Diary of a headteacher: A challenging year ahead

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Which neighbouring borough? I’m an AHT at a school that’s also in east London. We’re down on ...

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The new year’s resolution was simple: keep making the school a better place. Achieving it, however, will be a continuing challenge for our headteacher diarist

It’s cold and it’s January. As the festive decorations came down I thought back to the final day of last term, What a great day that was. We had planned a series of events that allowed us to spend time together as a community to celebrate all the joys that the season brings.

I am acutely aware that, given the cohort we serve, there will be some who will not have experienced the Christmas fantasy that we’re told should be the norm.

Given the rising costs that we all face, I’m sure that some staff might themselves have not been able to afford the Coca-Cola dream of the holidays that approached. And so on the last day of term, I wanted to ensure that everyone had a happy memory to take home with them.

After we had waved the children off, we did the same to our staff, who honestly all appeared to be completely worn out after a long and busy term.

It hadn’t all been happy news at the end of term, in spite of my best intentions. The sole teacher in a national shortage subject had left in the October half-term. I had tried to recruit – unsuccessfully – and had been paying for four days of cover a week at the cost of £250 a day since.

This great expense would have been a bit more palatable if the learners were getting the experience they deserved. They definitely weren’t. In half a term, they had not had the same teacher for a full week. Appalling.

So, just like the Grinch that stole Christmas, I had to take the incredibly hard decision to end the subject for two classes in year 10. No one had ever said headship would be easy and sometimes you have to make the decisions that nobody else wants to make. This was one of those times.

Decision made, we then had to tell the students and their parents. Two members of the leadership team had the unenviable task of calling parents and breaking the news. To say that this was taken badly is an understatement. I was greeted with three lengthy emails written in the 30 minutes it had taken me to drive home. More followed.

Now we’re back, we’re still dealing with the aftermath. Unfortunately, not all our parents agree that two terms of year 10 and the whole of year 11 without a teacher is a problem. Some would prefer we continue to “teach” without a teacher.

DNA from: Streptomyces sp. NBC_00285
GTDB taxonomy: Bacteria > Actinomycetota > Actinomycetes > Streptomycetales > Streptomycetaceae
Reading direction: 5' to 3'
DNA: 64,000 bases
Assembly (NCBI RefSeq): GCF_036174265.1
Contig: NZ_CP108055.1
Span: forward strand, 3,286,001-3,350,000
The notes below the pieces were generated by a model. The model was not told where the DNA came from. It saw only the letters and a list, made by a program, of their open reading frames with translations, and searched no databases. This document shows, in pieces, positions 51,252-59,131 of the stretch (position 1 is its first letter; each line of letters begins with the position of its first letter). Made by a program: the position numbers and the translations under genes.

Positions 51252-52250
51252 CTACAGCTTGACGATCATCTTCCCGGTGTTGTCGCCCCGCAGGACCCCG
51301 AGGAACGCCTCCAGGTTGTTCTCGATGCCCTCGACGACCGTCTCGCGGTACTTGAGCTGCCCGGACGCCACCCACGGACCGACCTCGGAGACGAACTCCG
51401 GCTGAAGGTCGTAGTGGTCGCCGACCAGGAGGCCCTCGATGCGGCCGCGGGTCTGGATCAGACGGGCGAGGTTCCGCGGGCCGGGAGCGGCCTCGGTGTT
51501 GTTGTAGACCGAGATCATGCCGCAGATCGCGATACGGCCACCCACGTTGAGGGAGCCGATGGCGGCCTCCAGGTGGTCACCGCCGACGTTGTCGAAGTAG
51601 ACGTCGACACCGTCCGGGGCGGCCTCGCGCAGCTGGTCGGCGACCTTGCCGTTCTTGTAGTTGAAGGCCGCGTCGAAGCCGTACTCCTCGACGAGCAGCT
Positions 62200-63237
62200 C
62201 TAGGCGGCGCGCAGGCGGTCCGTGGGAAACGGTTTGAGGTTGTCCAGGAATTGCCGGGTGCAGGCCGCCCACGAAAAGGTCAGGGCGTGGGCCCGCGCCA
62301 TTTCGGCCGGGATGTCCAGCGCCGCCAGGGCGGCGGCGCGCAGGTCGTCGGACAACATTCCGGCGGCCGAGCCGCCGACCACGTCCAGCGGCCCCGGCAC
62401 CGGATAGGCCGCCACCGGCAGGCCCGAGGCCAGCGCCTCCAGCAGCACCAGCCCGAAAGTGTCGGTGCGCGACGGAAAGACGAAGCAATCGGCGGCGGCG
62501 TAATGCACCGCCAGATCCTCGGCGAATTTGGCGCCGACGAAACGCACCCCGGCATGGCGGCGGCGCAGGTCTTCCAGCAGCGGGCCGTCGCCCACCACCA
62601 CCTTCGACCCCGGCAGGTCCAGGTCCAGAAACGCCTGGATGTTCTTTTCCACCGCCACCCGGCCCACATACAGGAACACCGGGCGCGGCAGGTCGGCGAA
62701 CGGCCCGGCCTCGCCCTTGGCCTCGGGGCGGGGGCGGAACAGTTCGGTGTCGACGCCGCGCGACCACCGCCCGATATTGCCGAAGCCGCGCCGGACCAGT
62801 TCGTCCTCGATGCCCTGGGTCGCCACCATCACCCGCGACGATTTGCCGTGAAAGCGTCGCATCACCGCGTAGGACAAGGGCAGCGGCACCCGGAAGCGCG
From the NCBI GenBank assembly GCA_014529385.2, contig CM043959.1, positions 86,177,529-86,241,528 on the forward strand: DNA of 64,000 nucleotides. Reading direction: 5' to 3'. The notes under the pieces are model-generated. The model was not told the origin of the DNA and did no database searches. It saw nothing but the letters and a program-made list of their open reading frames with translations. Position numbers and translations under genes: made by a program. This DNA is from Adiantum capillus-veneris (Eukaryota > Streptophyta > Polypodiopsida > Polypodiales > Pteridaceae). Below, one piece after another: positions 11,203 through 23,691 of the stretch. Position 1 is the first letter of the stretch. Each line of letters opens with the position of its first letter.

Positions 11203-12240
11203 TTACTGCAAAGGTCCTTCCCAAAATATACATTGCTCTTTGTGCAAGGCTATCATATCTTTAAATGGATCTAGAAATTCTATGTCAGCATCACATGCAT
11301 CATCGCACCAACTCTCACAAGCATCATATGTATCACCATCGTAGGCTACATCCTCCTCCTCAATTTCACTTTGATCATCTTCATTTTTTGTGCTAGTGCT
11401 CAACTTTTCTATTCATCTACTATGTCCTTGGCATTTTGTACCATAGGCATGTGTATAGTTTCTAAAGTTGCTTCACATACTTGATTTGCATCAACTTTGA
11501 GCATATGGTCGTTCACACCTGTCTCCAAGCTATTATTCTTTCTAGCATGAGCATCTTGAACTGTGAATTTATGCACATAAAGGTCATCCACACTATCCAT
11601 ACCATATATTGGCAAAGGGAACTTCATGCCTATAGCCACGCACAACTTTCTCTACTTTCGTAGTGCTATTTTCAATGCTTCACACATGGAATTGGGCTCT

The positive that’s come out of this – in the circumstances – is that we have done the best for our learners. They started their new subjects this term and we’ll help them to catch up with what they have missed.

And of course, in January, it’s time for my resolution. That’s an easy one – keep making the school a better place. Bit-by-bit, make the improvements so desperately needed.

Most importantly, I resolve to ensure our students have the best educational experience we can possibly offer. But there’s more – I want to make parents believe in us (with the memory at the forefront of my mind of the disappointment I’d just brought to many) and secure us an increased number of students so that we are a viable (and even thriving) school. Not much to ask, then.

Just before the new term began, on the afternoon of January 4, I was on my way to the cinema with the family. It was my son’s seventh birthday and only the cinema and a large sweet popcorn would do. That’s when I got the call.

It all seemed so innocuous at first. In the on-going theme of my headship, though, things are often more than they seem. And this one might just be news of the break that we so desperately need.

What did I hear? A local borough has in excess of 300 children who will have no school to go to on national offer day. How awful for the children and their parents. Can we help? We’re certainly going to try.

If only we can secure some new teaching recruits and increase our numbers. If we can make that happen, 2019 will really become the most amazing year for our school. Wish me luck! As always, I’m certainly going to need it.

  • SecEd’s Diary of a Headteacher is written by two different headteachers. The author of this entry is a headteacher in her first year of headship at a secondary school in east London.

Which neighbouring borough? I’m an AHT at a school that’s also in east London. We’re down on numbers like this one. We could do with a resolution like this and a head who is going out there to try to make the difference. If my school doesn’t do more, we’ll have no students through the doors next year.
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